Instead of getting immensely discouraged and taking the rejection personally, try using it as a motivation to further build your credit and increase your income, so that you receive an approval the next time round.
Here’s how you can recover for a loan rejection.
Build Your Credit
In order to have a good and impressionable credit history, it’s important to keep your credit balance as low as possible and make your debt payments diligently on time. These are two main ways in which you can build your credit, however don’t just stop there.
You should also:
- Go over your credit reports for possible errors: Common overlooked errors such as payments being incorrectly labeled as “late payment” or delinquent, and a wrong balance on your accounts, have chances of hurting your credit score. You can dispute credit report errors via their website, by phone or in writing.
- Apply for a credit-builder loan: Instead of directly giving you the borrowed money, lenders will hold the amount in a specific bank account whilst you make timely payments towards the loan.
Your repayments will then be reported to the credit bureaus, which in turn helps you in building your score. However, you’ll only get the money after you’ve made all the due payments.
Credit-builder loans are available through community banks, Community Development Financial Institutions and credit unions.
- Be an authorized user on another individual’s credit card: Ideally, you should be an authorized user on a person’s credit card, who has a steady payment history, and they report their authorized users to all the credit bureaus.
Grow Your Income
A higher income will greatly lower your DTI ratio, and will in return raise your chances of qualifying for a loan. Asking your boss for a pay raise might not be that much of an easy task, but there are a few things you can still consider doing.
For example, try taking up a side job like tutoring or ubering, in order to add a few extra hundred dollars to your income. Hence, when you reapply for the loan, make sure to include all sources of income on your loan application form.
You should also add your spouse’s income, child support, income being generated from an income, military or alimony.
Make a Significant Down Payment
If you’re paying small amounts of monthly down payment on your house or car, try considering paying at least 20 percent of the purchase price of either your house or cal. This might help you in getting an approved loan.
Moreover, you’ll also be borrowing less, which means your monthly installments will be lower. Alos, lenders always feel risk free with a borrower who has a lower loan-to-value ratio. Your loan amount will be compared to the appraised value of your possession, to evaluate your loan-to-value ratio.
Hence, the lender may be willing to extend the loan to you even though you don’t have the ideal credit.
Get a Co-signer
If your credit score or income didn’t meet the set of requirements to get a loan approval, you may have a better chance if you added someone else’s credit and income to your application – assuming their credentials are better than yours.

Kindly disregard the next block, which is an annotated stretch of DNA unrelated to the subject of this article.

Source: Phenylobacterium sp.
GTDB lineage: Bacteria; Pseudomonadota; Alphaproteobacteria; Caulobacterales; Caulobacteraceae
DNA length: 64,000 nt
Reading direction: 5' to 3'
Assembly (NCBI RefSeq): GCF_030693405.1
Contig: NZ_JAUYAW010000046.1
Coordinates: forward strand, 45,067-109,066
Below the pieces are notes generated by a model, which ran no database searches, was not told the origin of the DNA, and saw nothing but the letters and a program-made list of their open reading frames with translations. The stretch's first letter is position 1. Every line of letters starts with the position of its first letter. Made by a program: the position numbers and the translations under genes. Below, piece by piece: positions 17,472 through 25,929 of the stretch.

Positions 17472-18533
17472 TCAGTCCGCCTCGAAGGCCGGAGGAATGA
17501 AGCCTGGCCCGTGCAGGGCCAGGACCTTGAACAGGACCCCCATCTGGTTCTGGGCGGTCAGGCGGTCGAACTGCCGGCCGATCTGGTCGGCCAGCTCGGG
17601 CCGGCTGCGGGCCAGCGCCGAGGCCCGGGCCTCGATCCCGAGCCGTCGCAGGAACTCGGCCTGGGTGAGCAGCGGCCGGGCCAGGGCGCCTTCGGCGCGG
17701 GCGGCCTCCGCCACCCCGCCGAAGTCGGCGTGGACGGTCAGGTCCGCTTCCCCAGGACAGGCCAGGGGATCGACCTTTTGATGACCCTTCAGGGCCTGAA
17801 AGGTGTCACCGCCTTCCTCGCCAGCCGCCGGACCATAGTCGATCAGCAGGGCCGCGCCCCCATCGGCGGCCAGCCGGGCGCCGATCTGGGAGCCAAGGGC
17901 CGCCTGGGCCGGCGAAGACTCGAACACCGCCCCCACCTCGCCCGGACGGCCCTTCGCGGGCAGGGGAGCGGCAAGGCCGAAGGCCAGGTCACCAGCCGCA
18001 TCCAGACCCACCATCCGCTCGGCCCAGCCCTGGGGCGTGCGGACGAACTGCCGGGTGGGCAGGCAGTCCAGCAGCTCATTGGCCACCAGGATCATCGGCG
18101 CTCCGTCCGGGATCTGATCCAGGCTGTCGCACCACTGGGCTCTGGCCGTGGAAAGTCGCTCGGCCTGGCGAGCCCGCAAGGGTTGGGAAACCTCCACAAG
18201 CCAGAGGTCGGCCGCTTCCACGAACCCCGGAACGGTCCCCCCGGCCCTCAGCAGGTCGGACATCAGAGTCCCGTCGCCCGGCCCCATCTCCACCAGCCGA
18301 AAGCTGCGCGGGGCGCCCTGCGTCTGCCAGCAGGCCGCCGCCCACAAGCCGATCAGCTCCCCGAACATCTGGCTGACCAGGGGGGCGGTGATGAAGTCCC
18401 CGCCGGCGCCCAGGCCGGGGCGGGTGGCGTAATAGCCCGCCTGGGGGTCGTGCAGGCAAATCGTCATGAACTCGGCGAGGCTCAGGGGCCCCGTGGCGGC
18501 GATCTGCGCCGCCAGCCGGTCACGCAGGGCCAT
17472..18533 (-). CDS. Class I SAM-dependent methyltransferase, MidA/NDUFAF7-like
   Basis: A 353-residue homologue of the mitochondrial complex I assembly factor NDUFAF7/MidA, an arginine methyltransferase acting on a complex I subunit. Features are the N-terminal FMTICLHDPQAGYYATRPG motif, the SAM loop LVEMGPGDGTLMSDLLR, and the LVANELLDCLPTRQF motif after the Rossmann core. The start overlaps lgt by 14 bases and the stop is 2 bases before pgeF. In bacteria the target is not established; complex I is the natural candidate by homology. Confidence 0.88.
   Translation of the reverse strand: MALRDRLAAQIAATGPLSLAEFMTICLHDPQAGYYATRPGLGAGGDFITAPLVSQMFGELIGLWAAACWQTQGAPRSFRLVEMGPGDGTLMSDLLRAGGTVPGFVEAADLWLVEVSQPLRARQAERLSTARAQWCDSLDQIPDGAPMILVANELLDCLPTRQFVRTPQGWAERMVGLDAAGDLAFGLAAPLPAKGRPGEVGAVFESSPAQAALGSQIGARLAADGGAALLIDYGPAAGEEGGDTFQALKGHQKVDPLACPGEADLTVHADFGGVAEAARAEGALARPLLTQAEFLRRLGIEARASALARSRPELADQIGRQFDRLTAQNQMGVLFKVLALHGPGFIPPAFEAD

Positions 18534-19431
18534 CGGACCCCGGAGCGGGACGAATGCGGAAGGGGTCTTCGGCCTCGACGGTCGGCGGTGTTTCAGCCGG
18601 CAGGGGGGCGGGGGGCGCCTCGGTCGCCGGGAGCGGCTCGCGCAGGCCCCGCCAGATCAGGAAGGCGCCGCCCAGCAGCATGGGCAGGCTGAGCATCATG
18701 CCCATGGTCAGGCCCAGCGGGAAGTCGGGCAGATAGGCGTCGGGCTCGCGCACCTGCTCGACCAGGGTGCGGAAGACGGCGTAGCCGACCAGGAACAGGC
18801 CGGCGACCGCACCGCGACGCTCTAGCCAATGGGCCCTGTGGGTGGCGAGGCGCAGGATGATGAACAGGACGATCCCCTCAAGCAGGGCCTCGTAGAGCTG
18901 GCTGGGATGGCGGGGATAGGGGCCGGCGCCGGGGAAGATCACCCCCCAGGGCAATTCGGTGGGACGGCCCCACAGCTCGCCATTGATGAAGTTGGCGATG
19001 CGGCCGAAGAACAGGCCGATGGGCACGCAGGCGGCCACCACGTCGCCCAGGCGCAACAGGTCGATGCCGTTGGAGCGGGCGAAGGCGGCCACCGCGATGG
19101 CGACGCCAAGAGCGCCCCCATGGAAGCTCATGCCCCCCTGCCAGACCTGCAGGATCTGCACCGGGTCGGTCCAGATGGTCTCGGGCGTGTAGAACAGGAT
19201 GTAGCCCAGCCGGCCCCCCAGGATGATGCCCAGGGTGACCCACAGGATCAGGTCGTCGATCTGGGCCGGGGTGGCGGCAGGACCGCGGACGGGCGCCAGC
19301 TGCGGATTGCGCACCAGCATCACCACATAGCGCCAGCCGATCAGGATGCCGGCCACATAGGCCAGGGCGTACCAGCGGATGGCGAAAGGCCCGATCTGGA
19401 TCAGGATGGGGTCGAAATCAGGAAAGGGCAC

Basically, a co-signer is an individual who applies with you and has agreed to become the person responsible for repaying your loan. However, if you fail to repay, your blender will not just go after you, but your co-signer as well.
Your co-signer’s credit score will therefore also suffer. Hence, only use a co-signer who not just agrees but understands the consequences that come from taking on this risk.
The lender that rejected your loan application, is not the ONLY lender out there. A rejection speaks to one lender’s opinion on your financial profile. Of course, it’s noteworthy information, but another lender might view your application from a different point of view, and may even approve it.
If you sincerely believe that your financial profile is as steady as you make it, you shouldn’t wait to reapply after a denial. Approach another lender and end your loan application to them. Perhaps try a credit union or a local bank, and try checking with online lenders too.
Speak to Your Lender
If you’re still unsure why your loan was rejected, and feel there was nothing amiss from your financial profile, speak to your lender before reapplying, in order to receive an insight from them as to where the main problem lies.
They’ll gladly have a session with you, in which you’ll be explained as to what matters and what doesn’t, and how long you should wait before reapplying. If your loan was rejected by a small and local institution, it’ll be easier to speak with a lender.
This will help you better prepare yourself before filling out another loan application.
Confirm Your Loan Purpose is Allowed
Despite the fact that personal loans are flexible and can be used for several things, not every other lender allows you to use the loan for just about anything. For example, your lender might not allow you to use your loan for your business or secondary education expenses.
Remember to approach your lender to know whether the reason in your loan application is valid.
If your loan application is in fact rejected a number of times, don’t make that a reason to give up. We’ve shared a number of things you can do in order to improve your financial profiel before you reapply.
Some of you may not require much effort like clearing up their credit report. However, others who need to build a clear credit file, will indeed require both time and patience.
Ultimately, these approaches will definitely help you in becoming a better loan candidate,and further improve your odds in getting an approval in the future.